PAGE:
OK, this is just one event, hosted by one company (the Consumer Electronics Association) ahead of one show (CES), but the point is out there; what is the future for Ultrabooks?
Just over two years ago the first of these devices was introduced by Acer at the IFA exhibition in Germany.
Acer’s floor space was huge yet all the journalists and photographers were condensed around a handful of slim devices which looked a lot like a notebook. The model in question was the Acer Aspire S3 Ultrabook.
Other vendors like Asus and Toshiba soon followed suit with their own models and questions started being asked if the Ultrabook replaced your laptop, your tablet or both. CEA even said there would be as many as 50 new Ultrabooks debuting at CES 2012, the largest tech show in the world.
But a lot happens in a year, not least in 2012 which has seen the introduction of three new iPads, two Google tablets, a Kindle Fire, the Surface and a third mobile operating system (Sorry RIM, I am talking about Windows 8 here, not BlackBerry 10).
For all of this, the most striking aspect of the tablet market this year has been the innovation around the form factor, especially with these new hybrid Windows 8 designs coming from Dell and HP among others.
Amid all this, I had almost forgotten about Intel’s Ultrabook project until recently, when the CES Unveiled 2012 event failed to mention Ultrabooks once, despite the devices stealing the show a full 12 months earlier.
So, what happened to the Ultrabook?
In my opinion, the concept is increasingly facing competition from tablets, specifically those convertible models which can be used as a tablet or laptop.
I am certainly not alone in doubting the chances of the Ultrabook; Parks Associates tackles the issue with the self-explanatory ‘Ultrabooks, Laptops and Tablets: Complements or Substitutes’ report, while PC World's Tony Bradley has also questioned if buying a Windows 8 Ultrabook is really such a smart move.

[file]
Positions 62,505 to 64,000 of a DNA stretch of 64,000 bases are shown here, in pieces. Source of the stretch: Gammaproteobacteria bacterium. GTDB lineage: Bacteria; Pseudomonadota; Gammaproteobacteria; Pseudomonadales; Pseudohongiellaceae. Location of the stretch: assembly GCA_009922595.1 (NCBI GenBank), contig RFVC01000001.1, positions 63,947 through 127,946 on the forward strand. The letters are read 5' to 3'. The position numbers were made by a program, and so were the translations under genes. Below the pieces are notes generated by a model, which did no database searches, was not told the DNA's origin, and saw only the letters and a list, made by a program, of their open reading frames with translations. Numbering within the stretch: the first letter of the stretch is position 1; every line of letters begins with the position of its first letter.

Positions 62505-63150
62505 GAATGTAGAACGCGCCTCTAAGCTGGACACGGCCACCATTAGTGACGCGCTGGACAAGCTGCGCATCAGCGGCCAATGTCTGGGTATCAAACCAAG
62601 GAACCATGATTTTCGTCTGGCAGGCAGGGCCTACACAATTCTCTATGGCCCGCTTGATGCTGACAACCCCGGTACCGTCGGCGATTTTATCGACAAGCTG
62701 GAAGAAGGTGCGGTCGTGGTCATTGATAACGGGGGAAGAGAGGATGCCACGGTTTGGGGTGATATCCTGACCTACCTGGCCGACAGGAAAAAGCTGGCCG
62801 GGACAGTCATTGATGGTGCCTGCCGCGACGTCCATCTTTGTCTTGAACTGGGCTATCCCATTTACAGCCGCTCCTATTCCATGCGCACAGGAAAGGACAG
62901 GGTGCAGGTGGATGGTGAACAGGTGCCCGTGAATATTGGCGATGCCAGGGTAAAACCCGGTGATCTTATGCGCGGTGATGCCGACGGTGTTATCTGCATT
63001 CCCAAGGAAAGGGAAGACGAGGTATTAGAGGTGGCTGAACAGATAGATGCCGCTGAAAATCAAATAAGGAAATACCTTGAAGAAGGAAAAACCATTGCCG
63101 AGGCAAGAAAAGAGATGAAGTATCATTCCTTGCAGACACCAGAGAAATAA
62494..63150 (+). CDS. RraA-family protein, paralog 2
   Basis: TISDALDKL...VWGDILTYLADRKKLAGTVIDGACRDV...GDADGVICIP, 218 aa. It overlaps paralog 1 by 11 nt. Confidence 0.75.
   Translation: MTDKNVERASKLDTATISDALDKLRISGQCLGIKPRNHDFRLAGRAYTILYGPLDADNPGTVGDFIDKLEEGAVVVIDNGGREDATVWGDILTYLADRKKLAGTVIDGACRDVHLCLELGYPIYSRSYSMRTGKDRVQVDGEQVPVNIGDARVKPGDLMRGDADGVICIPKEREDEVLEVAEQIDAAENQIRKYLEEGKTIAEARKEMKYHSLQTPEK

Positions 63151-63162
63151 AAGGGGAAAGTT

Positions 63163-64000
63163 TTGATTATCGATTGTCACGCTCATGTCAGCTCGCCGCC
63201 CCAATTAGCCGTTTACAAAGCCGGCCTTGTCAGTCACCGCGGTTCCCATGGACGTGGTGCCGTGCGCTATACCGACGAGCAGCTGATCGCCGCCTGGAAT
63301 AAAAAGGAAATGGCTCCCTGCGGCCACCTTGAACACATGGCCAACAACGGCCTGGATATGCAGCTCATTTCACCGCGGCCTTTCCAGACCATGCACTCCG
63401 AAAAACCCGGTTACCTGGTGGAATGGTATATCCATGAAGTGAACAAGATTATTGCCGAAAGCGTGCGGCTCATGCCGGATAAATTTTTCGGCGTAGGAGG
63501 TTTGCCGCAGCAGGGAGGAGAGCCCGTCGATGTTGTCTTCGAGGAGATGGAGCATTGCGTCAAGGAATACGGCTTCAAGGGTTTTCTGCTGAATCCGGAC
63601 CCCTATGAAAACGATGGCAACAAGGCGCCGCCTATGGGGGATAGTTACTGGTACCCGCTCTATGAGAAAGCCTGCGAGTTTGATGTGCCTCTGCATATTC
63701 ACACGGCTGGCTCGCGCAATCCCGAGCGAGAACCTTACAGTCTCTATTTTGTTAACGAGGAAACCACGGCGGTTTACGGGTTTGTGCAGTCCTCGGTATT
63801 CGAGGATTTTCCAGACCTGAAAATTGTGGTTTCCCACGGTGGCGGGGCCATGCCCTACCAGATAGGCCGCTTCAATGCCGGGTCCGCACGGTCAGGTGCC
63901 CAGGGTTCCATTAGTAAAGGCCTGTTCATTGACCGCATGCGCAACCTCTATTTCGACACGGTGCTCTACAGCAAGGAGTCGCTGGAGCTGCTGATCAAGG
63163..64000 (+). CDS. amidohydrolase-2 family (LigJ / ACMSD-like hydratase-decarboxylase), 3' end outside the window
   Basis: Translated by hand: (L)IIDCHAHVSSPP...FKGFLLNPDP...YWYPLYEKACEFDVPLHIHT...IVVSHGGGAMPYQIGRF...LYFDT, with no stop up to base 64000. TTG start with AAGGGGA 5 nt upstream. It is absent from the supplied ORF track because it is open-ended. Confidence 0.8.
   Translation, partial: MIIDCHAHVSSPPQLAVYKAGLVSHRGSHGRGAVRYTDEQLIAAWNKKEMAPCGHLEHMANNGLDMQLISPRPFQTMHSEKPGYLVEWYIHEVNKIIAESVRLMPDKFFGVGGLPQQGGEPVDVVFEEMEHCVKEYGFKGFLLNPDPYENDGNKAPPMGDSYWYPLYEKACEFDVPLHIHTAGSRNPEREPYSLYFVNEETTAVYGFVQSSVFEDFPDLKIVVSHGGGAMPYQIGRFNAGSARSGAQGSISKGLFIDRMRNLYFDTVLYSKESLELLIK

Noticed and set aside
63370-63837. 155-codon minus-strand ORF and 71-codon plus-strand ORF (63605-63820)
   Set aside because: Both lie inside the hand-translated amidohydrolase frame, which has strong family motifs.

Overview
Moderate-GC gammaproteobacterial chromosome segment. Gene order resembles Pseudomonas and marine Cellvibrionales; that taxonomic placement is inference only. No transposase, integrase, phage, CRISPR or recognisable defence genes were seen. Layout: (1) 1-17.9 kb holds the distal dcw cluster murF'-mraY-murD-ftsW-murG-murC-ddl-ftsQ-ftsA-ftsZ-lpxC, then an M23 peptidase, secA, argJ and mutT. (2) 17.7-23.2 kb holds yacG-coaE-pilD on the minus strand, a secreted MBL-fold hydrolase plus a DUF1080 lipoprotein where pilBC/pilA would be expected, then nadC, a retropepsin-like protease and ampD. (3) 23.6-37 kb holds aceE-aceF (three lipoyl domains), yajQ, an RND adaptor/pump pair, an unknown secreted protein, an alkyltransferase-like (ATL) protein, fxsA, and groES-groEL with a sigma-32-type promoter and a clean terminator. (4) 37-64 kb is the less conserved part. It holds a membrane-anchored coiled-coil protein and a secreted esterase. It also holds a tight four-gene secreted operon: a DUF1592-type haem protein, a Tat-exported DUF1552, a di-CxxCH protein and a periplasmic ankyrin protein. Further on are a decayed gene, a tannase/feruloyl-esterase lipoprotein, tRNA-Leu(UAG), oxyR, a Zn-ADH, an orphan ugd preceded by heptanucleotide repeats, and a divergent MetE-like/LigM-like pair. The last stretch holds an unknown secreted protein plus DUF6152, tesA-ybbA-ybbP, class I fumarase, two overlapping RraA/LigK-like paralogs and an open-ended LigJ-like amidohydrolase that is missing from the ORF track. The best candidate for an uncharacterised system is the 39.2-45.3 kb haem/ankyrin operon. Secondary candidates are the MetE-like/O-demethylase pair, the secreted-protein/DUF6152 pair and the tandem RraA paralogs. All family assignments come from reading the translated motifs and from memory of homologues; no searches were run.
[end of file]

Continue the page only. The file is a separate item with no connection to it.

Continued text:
After all, who wants to pay up to $2,000 for an Ultrabook when you can halve that on a hybrid Windows 8 tablet which can function as a laptop or tablet, offers reasonable specs (Dell's Envy x2, for instance, has a dual-core 1.8GHz Intel Clover Trail processor), Office compatibility, similar battery life and the same instant-on power? Judging by some research figures, not that many people.
In addition, the introduction of Windows 8 and slightly larger screens is already dispelling previous myths from Intel that tablets cannot compete with Ultrabooks.
“The screens are still small, local storage is generally miniscule and restrictive, and tablets lack performance compared to that of a traditional PC,” said Intel technical marketing engineer Shirley Chen, back in March.
Except that debate isn’t really relevant anymore. Some Windows 8 tablets coming to the fore have 11.6-inch, 12-inch or 13-inch displays, the latest Atom processors, up to 128GB of memory when running Windows 8 Pro (the Intel-version of Windows 8) and even USB 3.0 ports.
I wonder if the Ultrabook has been hit in other areas too.
To date, Ultrabooks have been rolled out by relatively few top-tier brands, and there may have been some branding confusion too. After all, despite Intel's protestations that laptops were 'too big' and too focused on performance, I today see retailers advertising Ultrabooks as laptop PCs.
Add into this that some Ultrabooks are now being advertised as tablets (because they adhere to Intel’s Ultrabook specifications), and you can see how some consumers may be scratching their head at their local retail store.
Furthermore, as pointed out in greater depth by Gizmodo’s Jeff Atwood, touch control is so powerful on tablets, and yet still somewhat cumbersome on laptops and Ultrabooks.
In summary, I am not saying that this is the death of the Ultrabook or that a hybrid Windows 8 tablet will be your next road warrior. That lightness, processing processor and keyboard-only input will be great for some.
But I think that hybrid Windows 8 tablets will fit the bill for a lot of business workers and consumers, especially with some CEOs considering Ultrabooks to be too expensive.